It is, of course, possible to look at Earth, even study it from the Moon, just for its beauty and everchanging detail - without being reminded of the human culture on its surface, and its overwhelming dominance of the Earth/Moon economic equation. Some pioneers will be more successful than others in resisting the intimidation of the spectacle. Others, feeling Earth's presence as overbearing, will work the harder to develop genuinely Lunan forms of culture and expression.

Again, paradoxically, the presence of the Earth may insert itself most strongly right along the limbs of Nearside where libration effects sometimes let it slip just below the horizon (the "Peekaboos"). Here in a broad 14 degree swath around the Moon from pole to pole where Earth oscillates above and below the horizon on a four week cycle, there may arise major settlements involved in the construction and maintenance of lunar solar power arrays beaming electrical power Earthwards - as well as a scattering of resorts. For the Peekaboos in general may become a favorite Lunan honey-moon destination. Here one can experience alternately, Earth kissing the horizon, and the rapture of Earthless skies.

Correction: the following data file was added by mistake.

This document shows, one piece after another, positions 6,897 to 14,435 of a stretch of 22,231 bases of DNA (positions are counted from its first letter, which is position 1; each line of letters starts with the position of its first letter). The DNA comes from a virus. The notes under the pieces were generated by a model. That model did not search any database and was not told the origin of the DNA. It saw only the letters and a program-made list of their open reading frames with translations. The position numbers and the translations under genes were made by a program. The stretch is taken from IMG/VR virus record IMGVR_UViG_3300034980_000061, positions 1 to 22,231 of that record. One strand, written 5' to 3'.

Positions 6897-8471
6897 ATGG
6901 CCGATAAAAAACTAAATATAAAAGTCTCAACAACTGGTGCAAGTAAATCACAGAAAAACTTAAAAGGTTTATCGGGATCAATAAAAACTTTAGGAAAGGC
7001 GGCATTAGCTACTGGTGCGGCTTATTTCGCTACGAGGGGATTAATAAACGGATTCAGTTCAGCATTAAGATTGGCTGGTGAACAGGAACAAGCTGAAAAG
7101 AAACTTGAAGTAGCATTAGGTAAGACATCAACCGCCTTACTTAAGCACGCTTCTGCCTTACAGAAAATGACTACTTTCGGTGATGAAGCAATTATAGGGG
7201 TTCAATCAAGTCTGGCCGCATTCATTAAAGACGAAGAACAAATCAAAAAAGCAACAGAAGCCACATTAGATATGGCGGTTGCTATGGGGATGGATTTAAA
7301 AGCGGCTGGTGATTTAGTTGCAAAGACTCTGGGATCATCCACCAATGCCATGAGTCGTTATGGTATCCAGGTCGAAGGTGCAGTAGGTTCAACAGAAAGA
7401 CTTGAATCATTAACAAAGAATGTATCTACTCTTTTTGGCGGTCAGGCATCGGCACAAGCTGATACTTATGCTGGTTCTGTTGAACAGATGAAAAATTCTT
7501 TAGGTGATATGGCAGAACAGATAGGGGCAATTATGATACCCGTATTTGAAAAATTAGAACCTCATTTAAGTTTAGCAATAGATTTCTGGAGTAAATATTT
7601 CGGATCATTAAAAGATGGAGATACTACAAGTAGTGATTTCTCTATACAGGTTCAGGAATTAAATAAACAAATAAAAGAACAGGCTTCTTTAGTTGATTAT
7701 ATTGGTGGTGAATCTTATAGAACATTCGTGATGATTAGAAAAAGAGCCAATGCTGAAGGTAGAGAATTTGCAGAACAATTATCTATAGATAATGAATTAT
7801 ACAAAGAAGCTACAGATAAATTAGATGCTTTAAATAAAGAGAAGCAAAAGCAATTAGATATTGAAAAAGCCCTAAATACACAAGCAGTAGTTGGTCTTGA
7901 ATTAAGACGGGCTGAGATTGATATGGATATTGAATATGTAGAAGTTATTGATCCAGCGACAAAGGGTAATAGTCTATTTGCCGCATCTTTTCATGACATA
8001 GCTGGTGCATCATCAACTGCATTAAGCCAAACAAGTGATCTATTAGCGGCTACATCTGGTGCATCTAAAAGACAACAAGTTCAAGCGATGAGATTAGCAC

Farside: Beyond the limbs (the "Peekaboos"), Earth is out of sight and out of mind. Lunar Farside is rather turned towards the "rest of the universe, a universe without Earth". Its skies instead are dominated by the unchallenged splendor of the Milky Way in a glory not yet fully experienced by any human (excepting brief out-the-porthole glimpses by busy Apollo astronauts circumnavigating the globe).